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Apple just announced their much expected 16" MBP, which still features DDR4 memory in order to be able to support more than 16GB RAM. I find that a bit disappointing, and am a bit puzzled as to why we still haven't seen a shift to low-power memory on macbooks.

If my understanding is correct, Intel's newer CPUs should in theory support LPDDR4x memory, and that these should provide significant improvements in terms of power usage.

Could someone explain what is the bottleneck in the wider adoption of this technology?

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  • There was a similar, if more generic question on Super User about this - superuser.com/a/1498611/347380 But, to answer "when" or even "if", only Apple can know that. – Tetsujin Nov 13 '19 at 16:51
  • Your question borders on off-topic as either opinion-based or something only someone who works at would be able to answer. You might want to edit it to focus less on the 'why didn't Apple do .....' to avoid it being downvoted and/or closed. – fsb Nov 13 '19 at 16:52
  • This is off topic for here, since it's asking about Apple's future plans or someone to point out discussion on architecture and manufacturing - not about using Apple products. If you can edit this to be about what problem you face given we don't know Apple's plans - that might be a very good and on topic question. – bmike Nov 13 '19 at 17:46
  • I cannot answer as this question has been put on hold... but the actual "bottleneck" here is the fact that your "theory" is incorrect. The Intel CPUs used DO NOT support LPDDR4 memory at all. It won't work no matter what you do. They support only DDR4 and LPDDR3 RAM. Only the 10th gen Intel mobile processors support LPDDR4 - and the new MacBook Pro has a 9th gen CPU. – jksoegaard Nov 13 '19 at 20:09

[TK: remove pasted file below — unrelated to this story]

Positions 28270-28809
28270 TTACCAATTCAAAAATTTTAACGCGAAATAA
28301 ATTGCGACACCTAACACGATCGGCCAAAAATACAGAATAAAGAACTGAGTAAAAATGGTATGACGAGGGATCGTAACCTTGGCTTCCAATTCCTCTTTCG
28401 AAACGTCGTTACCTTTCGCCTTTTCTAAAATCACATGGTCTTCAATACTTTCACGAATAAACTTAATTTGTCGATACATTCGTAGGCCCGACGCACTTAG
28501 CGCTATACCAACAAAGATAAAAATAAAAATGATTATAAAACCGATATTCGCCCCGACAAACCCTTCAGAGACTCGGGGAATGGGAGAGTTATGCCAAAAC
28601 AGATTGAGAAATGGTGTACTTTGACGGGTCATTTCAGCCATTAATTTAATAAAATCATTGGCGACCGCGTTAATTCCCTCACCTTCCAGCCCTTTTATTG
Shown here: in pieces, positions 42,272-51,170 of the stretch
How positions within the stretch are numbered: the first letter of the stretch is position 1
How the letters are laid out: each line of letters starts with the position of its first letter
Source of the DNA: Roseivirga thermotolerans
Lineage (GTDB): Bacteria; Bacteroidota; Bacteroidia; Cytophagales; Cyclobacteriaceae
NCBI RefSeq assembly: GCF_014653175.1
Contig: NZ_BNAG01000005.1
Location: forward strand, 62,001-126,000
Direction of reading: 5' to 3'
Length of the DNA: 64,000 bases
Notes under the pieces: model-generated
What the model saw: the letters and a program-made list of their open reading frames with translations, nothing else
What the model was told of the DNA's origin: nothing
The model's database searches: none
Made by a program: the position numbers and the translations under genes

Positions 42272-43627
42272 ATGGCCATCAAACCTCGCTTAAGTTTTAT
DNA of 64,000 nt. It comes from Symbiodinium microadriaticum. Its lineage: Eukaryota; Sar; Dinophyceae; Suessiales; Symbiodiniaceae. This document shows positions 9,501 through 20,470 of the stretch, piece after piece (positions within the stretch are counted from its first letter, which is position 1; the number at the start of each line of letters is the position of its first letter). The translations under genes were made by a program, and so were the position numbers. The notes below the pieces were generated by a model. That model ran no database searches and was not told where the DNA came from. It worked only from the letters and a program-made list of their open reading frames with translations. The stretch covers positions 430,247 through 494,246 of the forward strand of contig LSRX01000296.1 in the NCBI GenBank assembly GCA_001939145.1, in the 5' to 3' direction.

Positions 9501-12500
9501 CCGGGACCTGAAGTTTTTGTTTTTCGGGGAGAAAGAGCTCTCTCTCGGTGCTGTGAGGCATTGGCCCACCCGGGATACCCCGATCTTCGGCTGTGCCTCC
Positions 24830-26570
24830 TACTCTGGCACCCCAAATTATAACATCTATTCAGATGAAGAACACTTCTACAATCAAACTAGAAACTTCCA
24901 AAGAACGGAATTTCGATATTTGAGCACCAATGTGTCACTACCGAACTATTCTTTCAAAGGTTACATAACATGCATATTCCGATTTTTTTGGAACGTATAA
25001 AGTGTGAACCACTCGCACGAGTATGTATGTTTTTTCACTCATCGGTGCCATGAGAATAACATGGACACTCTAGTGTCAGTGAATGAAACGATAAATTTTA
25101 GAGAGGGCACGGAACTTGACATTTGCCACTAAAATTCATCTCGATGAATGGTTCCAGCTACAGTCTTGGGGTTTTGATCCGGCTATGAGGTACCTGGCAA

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    posdef Thanks for the note and clarification. I've reversed the multiple close votes. If people vote to close again, let's ask on Ask Different Meta to review if it's on topic or not. If an answer doesn't get submitted by you or @jksoegaard - it will likely get closed since comments don't expose this far down by default – bmike Nov 13 '19 at 22:40
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The actual "bottleneck" here is the fact that your "theory" is incorrect.

The Intel CPUs used do not support LPDDR4 memory at all. It won't work no matter what you do. They support only DDR4 and LPDDR3 RAM. Only the 10th gen Intel mobile processors support LPDDR4 - and the new MacBook Pro has a 9th gen CPU.

The 10th gen Intel mobile processors have been announced and some models have just recently launched - they support the new LPDDR4 RAM, which is almost the only new feature. However, they're not used by Apple yet. It is logical to assume that at some point, Apple will switch to newer CPUs that support newer types of memory - but this time around was not it.

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